Location: San Bruno, California, USA
Who Considers it Sacred? Native Americans (Ohlone tribe)
Significance: The remains of sacred Ohlone burial sites and villages are on Mount San Bruno. Ohlone Indians lived traditionally on Mount San Bruno until the late 1700s, when Spanish missionaries began to remove them to the missions. Here they died in great numbers, and their traditional handicrafts, rituals and ways of life were lost. Cattle ranchers took the place of the Ohlone on the mountains, followed by shipbuilders during World War II.
The Threat: Commercial development
Preservation Status: Condominium development planned by developers SunChase of Arizona threatened both the Ohlone sites and the endangered plant and animal species on the mountain. An archaeological survey by Miley Holman & Associates recommended that the place be preserved and listed on the National Registry of Historic Places.
Phase One and Two of SunChase’s Terra Bay building project were completed, with houses and townhomes built on the south side of the mountain. Another developer, Myers Development, then purchased the property. Following a lawsuit by Patrick Orozco, an Ohlone descendant, and environmental groups such as San Bruno Mountain Watch, Phase Three of the building project, which would have sat directly by the shellmound, was abridged to include a five-acre buffer zone between the shellmound site and the office buildings that were planned. Finally, the Trust for Public Land arranged to purchase the land and add it to the San Bruno Mountain State and County Park, thus ensuring its protection.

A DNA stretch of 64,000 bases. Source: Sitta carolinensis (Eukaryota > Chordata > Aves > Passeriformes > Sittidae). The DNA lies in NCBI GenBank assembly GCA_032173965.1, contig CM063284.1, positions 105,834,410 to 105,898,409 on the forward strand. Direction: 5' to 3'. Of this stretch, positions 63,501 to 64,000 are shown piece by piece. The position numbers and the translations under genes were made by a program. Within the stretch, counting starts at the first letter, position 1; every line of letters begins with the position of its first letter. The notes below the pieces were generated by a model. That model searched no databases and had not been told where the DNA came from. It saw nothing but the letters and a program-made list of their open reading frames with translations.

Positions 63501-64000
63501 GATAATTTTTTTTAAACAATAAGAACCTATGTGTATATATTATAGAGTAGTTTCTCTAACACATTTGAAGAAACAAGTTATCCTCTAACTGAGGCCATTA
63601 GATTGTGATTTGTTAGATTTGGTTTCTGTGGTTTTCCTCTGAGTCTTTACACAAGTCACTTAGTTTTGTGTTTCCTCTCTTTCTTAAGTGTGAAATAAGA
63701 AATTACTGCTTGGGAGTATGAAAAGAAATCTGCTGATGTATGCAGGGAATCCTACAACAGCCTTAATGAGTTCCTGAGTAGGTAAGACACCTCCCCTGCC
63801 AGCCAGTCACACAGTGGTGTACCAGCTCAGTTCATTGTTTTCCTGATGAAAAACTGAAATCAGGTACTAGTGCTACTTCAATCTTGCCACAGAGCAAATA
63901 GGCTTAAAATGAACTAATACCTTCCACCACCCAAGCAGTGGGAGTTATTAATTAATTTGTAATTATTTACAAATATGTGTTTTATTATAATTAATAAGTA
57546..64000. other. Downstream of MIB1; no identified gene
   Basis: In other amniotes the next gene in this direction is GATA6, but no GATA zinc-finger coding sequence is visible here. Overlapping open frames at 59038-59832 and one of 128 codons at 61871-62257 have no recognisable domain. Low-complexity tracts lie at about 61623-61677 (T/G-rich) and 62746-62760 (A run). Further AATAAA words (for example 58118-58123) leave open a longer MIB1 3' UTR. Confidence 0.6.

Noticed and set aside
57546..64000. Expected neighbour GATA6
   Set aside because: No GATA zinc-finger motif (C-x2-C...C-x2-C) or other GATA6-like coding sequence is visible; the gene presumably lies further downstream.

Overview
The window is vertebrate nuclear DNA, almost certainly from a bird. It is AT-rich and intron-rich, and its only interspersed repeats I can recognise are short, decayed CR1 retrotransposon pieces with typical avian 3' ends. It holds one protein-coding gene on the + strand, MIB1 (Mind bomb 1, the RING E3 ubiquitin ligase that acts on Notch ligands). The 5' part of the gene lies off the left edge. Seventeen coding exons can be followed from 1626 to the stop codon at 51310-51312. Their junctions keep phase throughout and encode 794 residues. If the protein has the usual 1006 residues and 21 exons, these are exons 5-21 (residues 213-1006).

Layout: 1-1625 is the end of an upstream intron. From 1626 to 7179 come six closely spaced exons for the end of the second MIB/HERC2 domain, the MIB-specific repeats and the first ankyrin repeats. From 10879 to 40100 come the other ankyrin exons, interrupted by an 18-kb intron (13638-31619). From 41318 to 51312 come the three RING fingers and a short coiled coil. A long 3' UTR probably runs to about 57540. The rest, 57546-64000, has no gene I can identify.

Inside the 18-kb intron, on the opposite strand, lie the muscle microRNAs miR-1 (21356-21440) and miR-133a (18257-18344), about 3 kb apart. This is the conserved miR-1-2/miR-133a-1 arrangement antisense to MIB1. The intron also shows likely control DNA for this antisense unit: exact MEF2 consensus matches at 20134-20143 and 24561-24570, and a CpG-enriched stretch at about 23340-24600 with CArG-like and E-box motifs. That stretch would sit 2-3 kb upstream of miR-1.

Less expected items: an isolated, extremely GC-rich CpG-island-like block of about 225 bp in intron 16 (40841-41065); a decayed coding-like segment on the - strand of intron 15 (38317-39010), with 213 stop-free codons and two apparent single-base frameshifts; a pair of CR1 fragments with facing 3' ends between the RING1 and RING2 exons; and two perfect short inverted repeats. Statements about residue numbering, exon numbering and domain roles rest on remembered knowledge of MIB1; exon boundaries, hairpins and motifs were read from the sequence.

For More Information: San Bruno Mountain; Site Saver Newsletter, Volume IX, Number 1, Fall 1998